SOURCE: Caitlin Ostroff and Gunjan Banerji | The Wall Street Journal
William Ackman, the billionaire investor whose fund bought more than three million shares of Netflix in January, said Wednesday that the fund had sold its stake at a loss. In a letter to investors, Mr. Ackman said Netflix would reduce returns at the fund, Pershing Square, by four percentage points. That implies a loss of around $400 million.
In January, Mr. Ackman said Netflix sported an “attractive valuation”; on Wednesday he wrote, “We have lost confidence in our ability to predict the company’s future prospects.”
The shares shed more than a third of their value, finishing down $122.42 to $226.19. The stock was the S&P 500’s worst performer of the day. Investors had expected that the company would add new users in the quarter. Instead, Netflix said it ended the first three months of the year with 200,000 fewer subscribers than it had in the fourth quarter and said it expected to lose two million global subscribers in the current quarter.
Several other streaming stocks fell Wednesday. Paramount Global finished down $3.12, or 8.6%, to $33.16, and Warner Bros. Discovery Inc. was off $1.48, or 6%, to $23.01. Walt Disney Co. retreated $7.33, or 5.6%, to $124.57, while Spotify Technology SA lost $14.92, or 11%, to $122.49.
Nobody was expecting Netflix to announce they lost subscribers. They were expecting a slowdown in subscriptions, but seeing Netflix losing subscribers is a big deal.
The fall in Netflix’s shares represented its biggest single-day percentage drop since Oct. 15, 2004, when it fell 41% after saying it would cut subscription fees and postpone planned international expansion. It slashed $54.3 billion from the company’s market capitalization, its largest one-day market cap loss on record.
It is the second time the shares have tumbled this year. In January, Netflix shares slid more than 20% when the company said it expected to add a much smaller number of subscribers than it did one year prior. The stock is down 62% this year including Wednesday’s fall.
Users flocked to Netflix in the initial months of the coronavirus pandemic as lockdowns and measures to contain the virus kept people at home, sending the company’s share price to record highs. Easing of restrictions and an increase in competition from other streaming services over the past year have presented hurdles to Netflix’s growth.
“Nobody was expecting Netflix to announce they lost subscribers. They were expecting a slowdown in subscriptions, but seeing Netflix losing subscribers is a big deal,” said Ipek Ozkardeskaya, senior analyst at Swissquote Bank, an online broker.
More than 100 million Netflix shares traded hands on Wednesday, the first time it had crossed that milestone since 2015, according to Dow Jones Market Data. Some individual traders appeared to be buying the dip: The company was by far the most-purchased stock on Fidelity’s brokerage platform, according to the firm’s website. Buy orders for the stock far outpaced the number of sell orders tied to the shares.
Meanwhile, options trading volumes tied to the stock exploded on Wednesday, with around 15 times the activity seen on a typical day, according to Cboe Global Markets data. Many traders appeared to be positioning for a steeper fall in the shares, or to profit from a continued downturn. Put options that would pay out if the shares sank to $200 or $190 were among the most widely traded. Ahead of the earnings report, call options that would profit if the shares rallied were popular.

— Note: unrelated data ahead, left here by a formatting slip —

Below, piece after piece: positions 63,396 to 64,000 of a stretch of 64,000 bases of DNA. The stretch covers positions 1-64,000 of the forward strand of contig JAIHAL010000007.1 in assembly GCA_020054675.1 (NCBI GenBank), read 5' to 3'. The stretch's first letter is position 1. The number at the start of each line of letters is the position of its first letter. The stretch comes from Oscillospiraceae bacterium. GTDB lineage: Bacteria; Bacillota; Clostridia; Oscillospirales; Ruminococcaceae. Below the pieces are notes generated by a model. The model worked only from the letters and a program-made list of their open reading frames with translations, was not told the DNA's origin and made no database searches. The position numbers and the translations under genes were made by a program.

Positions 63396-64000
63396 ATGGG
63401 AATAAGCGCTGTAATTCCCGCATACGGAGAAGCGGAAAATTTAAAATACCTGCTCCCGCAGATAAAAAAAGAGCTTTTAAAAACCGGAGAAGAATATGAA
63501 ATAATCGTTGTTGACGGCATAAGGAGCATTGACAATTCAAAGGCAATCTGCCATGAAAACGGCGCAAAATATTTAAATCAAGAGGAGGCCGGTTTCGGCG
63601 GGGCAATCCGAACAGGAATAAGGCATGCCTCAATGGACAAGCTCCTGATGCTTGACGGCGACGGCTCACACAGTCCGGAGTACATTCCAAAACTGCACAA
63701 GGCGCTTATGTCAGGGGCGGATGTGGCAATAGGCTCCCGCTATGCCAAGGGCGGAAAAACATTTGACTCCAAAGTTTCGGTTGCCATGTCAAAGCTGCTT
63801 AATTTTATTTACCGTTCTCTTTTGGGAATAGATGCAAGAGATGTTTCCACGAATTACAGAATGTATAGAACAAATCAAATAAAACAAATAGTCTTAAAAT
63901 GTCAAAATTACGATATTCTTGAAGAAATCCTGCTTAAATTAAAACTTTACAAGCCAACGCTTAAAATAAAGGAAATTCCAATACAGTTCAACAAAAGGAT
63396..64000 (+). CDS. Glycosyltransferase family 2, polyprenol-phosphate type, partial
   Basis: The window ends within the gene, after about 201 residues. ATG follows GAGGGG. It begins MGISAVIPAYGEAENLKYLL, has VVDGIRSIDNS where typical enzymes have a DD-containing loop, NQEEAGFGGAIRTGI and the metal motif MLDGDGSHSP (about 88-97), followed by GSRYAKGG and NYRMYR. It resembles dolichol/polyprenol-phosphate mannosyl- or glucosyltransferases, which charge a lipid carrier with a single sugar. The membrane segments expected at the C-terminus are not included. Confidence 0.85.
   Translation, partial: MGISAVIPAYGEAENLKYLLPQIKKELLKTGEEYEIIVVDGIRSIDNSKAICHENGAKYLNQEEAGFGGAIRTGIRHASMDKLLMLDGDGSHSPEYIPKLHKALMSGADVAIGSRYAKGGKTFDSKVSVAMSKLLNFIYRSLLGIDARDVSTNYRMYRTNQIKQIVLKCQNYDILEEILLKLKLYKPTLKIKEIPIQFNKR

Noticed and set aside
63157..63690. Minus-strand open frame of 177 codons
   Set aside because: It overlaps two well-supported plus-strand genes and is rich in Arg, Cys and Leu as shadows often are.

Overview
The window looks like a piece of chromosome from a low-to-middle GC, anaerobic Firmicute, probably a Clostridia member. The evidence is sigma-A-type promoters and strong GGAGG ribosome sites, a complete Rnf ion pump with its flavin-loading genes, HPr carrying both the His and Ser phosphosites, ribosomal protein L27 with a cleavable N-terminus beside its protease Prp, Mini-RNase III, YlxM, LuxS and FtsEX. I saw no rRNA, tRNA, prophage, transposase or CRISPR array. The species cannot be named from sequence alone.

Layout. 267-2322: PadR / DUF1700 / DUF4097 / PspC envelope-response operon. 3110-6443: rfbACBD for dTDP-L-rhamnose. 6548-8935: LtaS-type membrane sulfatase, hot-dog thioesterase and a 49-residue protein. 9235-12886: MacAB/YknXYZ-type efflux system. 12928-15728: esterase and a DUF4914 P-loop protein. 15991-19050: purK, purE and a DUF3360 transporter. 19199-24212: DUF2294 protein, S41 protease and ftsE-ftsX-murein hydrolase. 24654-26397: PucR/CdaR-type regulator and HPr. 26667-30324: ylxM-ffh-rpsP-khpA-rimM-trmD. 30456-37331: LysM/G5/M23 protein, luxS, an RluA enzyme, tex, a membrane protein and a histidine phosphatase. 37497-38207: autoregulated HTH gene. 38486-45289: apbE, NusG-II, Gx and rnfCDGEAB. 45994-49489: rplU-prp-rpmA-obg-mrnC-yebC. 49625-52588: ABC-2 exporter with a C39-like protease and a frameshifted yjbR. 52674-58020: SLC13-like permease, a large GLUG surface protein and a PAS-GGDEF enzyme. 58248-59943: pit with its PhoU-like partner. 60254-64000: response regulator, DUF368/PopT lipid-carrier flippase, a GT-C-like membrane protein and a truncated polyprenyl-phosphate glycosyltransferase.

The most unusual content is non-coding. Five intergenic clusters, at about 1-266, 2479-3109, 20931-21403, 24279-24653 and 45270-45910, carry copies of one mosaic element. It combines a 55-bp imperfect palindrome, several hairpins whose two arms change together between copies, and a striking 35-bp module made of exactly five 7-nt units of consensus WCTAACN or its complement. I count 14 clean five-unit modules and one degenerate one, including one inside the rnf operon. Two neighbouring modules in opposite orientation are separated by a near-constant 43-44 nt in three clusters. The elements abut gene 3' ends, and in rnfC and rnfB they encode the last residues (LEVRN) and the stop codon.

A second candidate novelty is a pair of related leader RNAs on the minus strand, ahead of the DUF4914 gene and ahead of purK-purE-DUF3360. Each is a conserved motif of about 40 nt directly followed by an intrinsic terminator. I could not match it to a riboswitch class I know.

Traders shelled out around $2 billion for Netflix options as of afternoon trading, in what is known as premium, surpassing what they spent on options tied to Amazon.com Inc. or an exchange-traded fund tied to the S&P 500, according to data provider Shift Search by Vesica Technologies.
Netflix is one of the original FANG stocks, a quartet of large internet companies that reflect the dominance of technology stocks on U.S. markets. The others are Facebook -owner Meta Platforms Inc., Amazon and Google-owner Alphabet Inc. Some analysts also include Apple Inc. Cracks have emerged in the popular trade this year and analysts have said that they have reconsidered their approach to trading the technology heavyweights after some disappointing earnings.
Netflix said it is exploring offering a lower priced ad-supported version of the platform to boost its subscriber base, a shift for a company that has sold itself since its inception as a commercial-free haven for its members. The company had increased its subscription fee earlier this year.
The growing number of streaming options has made consumers more price-sensitive. Netflix is among the few major streaming services that has yet to entertain offering a cheaper, ad-supported option. Disney’s Hulu has long done so, while Warner Bros. Discovery’s HBO Max and Disney+ have also pushed into ad-supported streaming.
The step adds to investor worries that rising prices will curtail consumer spending on nonessential goods and services.
More Netflix viewers watched dubbed versions of the South Korean drama “Squid Game” than
subtitled versions. WSJ met one of the show’s English-language voice actors to see how dubbing
foreign content is fuelling the streaming giant’s growth.
“People are asking ‘Is this worth it?’” Ms. Ozkardeskaya said. “As prices rise, the worth threshold is being pulled higher and that’s pushing people to the exit.”
“The woke mind virus is making Netflix unwatchable,” he tweeted Tuesday night in response to a news article about the subscriber losses.
This article was originally published on The Wall Street Journal. You can view the original article here.